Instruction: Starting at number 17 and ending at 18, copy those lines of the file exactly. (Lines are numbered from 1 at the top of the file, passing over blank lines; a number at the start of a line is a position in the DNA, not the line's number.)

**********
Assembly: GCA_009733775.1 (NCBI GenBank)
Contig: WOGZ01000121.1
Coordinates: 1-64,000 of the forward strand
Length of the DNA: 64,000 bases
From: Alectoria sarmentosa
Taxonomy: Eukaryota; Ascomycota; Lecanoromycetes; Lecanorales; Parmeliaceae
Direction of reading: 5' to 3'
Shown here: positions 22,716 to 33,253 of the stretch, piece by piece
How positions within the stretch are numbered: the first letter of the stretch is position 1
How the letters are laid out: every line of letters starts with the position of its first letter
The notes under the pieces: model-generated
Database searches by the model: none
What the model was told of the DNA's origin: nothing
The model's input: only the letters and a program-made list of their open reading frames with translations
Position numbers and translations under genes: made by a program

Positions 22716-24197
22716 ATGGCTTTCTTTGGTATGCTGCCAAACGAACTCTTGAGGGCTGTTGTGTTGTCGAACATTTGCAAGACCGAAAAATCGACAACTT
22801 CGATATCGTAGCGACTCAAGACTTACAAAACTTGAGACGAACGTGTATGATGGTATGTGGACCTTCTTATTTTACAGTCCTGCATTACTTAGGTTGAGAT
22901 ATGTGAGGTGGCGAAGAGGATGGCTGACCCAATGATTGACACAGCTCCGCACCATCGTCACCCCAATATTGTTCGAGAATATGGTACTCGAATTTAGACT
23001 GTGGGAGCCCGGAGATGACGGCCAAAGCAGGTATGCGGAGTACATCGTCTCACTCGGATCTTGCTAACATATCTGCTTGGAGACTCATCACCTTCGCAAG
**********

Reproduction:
22716 ATGGCTTTCTTTGGTATGCTGCCAAACGAACTCTTGAGGGCTGTTGTGTTGTCGAACATTTGCAAGACCGAAAAATCGACAACTT
22801 CGATATCGTAGCGACTCAAGACTTACAAAACTTGAGACGAACGTGTATGATGGTATGTGGACCTTCTTATTTTACAGTCCTGCATTACTTAGGTTGAGAT